The last week has been an interesting one for me – to say the least, and so much of it would have been made much easier if I had just practiced what I preached to my children.
On a regular basis, as I proffer sage wisdom to the Krause progeny. That communication centers around making sure they look things all the way through – not just taking that cursory glance and moving on.
So many times homework comes home with answers marked wrong because someone did not read the whole question, and then I offer those all-too-familiar words.
“Be sure to look at everything, because it is going to help you in the long run,” I share in my best philosophical voice.
Of course, this week has taught me I need to take my own advice to heart.
It all started this past Thursday afternoon…
Knowing the library had postponed an upcoming travel series presentation originally scheduled for Feb. 11, I asked Joyce Johnson via e-mail to provide me with the information about when that new date for Mary Gross’ Brazil presentation would be.
In her reply, she said the new date was March 18.
What I saw was a capital ‘M’ and the number 18, and so I assumed it was Monday, Feb. 18 – three days ago. So, that is the date I printed.
Had I read through the whole e-mail instead of rushing through, I would have gotten it right and I would not be eating my own words. They taste awful.
I learned about observation several weeks ago when I nearly had an incident with a deer just west of Redwood Falls one morning on my way to work.
I promised myself from that day forward I would keep my eyes out for deer – watching both sides of the road in an effort to prevent any incidents.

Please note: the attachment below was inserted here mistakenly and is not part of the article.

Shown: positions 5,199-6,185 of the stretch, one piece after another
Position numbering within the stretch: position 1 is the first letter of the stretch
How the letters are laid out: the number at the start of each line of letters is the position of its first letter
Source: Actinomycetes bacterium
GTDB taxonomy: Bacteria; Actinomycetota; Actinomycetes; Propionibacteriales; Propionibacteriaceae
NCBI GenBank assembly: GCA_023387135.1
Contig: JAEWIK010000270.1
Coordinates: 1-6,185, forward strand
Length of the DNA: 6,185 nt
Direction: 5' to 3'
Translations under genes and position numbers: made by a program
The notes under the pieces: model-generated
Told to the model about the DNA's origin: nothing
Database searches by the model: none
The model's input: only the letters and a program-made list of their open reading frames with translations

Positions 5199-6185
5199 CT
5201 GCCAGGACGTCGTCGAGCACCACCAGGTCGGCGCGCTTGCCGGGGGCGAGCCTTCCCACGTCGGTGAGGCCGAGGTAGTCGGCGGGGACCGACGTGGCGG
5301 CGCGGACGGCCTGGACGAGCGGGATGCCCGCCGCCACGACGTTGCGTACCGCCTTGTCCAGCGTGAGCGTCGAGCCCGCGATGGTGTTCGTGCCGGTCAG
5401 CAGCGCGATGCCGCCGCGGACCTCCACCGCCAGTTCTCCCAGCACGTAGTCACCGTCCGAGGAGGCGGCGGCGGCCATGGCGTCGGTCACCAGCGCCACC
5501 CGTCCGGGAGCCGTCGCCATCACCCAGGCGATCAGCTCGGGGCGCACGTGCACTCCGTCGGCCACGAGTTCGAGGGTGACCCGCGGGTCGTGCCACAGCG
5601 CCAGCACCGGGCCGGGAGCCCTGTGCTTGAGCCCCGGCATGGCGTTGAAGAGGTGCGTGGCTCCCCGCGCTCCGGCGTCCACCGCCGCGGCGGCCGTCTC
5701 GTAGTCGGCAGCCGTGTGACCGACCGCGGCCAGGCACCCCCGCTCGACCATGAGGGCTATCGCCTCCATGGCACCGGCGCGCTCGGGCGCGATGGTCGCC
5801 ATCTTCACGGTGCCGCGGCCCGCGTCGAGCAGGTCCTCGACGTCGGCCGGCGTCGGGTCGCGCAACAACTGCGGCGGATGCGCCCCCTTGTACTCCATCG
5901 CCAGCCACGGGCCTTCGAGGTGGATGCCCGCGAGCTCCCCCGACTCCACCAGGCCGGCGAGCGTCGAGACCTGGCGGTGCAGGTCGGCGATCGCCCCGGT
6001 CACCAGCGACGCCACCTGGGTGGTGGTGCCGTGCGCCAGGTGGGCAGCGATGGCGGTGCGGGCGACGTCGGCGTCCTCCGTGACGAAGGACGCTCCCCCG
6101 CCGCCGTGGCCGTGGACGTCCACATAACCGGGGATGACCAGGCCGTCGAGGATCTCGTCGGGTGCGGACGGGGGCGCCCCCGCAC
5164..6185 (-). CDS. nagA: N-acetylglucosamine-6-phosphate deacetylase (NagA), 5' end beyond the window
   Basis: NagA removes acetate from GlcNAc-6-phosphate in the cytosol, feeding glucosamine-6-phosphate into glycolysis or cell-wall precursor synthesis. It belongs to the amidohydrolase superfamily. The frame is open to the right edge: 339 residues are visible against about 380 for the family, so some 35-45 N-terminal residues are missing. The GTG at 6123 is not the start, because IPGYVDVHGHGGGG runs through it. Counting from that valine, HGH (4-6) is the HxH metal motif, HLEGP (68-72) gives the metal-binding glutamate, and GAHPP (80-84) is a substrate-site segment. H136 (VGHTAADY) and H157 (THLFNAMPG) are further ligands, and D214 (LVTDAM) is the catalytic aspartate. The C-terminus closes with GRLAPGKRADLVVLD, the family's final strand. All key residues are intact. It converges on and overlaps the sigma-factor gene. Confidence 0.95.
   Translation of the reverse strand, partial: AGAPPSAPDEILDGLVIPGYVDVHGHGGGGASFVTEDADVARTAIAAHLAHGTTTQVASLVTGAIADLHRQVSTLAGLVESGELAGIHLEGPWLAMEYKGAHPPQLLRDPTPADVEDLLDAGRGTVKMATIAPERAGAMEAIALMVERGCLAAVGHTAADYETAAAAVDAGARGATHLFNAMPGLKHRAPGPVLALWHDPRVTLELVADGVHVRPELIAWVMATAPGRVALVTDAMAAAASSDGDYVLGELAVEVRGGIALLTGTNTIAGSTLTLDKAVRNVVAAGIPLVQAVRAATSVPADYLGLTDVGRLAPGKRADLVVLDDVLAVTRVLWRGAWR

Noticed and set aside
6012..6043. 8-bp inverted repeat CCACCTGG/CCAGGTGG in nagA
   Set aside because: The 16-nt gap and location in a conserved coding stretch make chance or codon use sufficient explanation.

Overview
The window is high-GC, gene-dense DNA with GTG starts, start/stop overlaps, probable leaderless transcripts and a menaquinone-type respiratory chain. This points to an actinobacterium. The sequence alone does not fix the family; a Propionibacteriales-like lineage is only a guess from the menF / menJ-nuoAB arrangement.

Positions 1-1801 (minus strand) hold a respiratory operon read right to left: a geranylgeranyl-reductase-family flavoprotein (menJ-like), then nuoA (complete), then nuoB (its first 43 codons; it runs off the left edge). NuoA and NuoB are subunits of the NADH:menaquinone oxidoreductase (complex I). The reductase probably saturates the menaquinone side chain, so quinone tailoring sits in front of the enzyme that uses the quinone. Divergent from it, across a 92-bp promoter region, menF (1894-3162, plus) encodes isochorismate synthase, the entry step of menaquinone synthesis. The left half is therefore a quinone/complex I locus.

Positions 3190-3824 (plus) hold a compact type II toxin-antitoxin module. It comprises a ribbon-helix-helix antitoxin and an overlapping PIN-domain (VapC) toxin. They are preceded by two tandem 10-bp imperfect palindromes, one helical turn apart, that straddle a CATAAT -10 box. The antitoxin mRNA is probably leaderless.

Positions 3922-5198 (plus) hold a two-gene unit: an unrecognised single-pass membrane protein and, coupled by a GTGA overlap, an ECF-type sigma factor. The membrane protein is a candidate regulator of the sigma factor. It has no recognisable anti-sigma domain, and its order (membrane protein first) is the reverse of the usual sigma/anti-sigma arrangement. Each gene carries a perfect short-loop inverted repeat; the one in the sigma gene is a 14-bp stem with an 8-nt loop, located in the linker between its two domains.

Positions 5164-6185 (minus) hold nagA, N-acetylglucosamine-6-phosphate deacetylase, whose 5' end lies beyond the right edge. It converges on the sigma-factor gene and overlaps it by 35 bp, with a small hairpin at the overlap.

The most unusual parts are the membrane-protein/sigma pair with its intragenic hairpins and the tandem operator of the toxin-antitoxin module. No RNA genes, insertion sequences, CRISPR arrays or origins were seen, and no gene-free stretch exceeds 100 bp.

What I did not expect was to see one in the middle of the road. The last thing I remember just before driving the Oldsmobile over that poor animal was the look in its face. I am sure the last thing it remembers is the look on mine. Unfortunately, that animal did not survive my mistake. I wonder if it had already been hit and was injured.
I know now to be watching everywhere for the unexpected.
My last lesson in observation actually occurred during two separate instances – Monday afternoon and Tuesday morning.
They both have to do with the value of sight when you don’t have it available.
When I headed home Monday afternoon, I traveled in near whiteout conditions – often slowing down to a crawl as I literally could not see two feet in front of me. That same thing happened Tuesday morning on the way to work – even after the state department of transportation officially opened TH19. (By the way, I observed a lot of vehicles on a closed state highway Tuesday morning. Remember, it is against the law to drive on a closed roadway. You can find out the conditions of the road by calling 511. I made that call about a dozen times Tuesday morning.)
Page 2 of 2 - The lesson I learned during those two drives is how much I missed seeing the flat Redwood area countryside.
I would have given anything to see a deer then.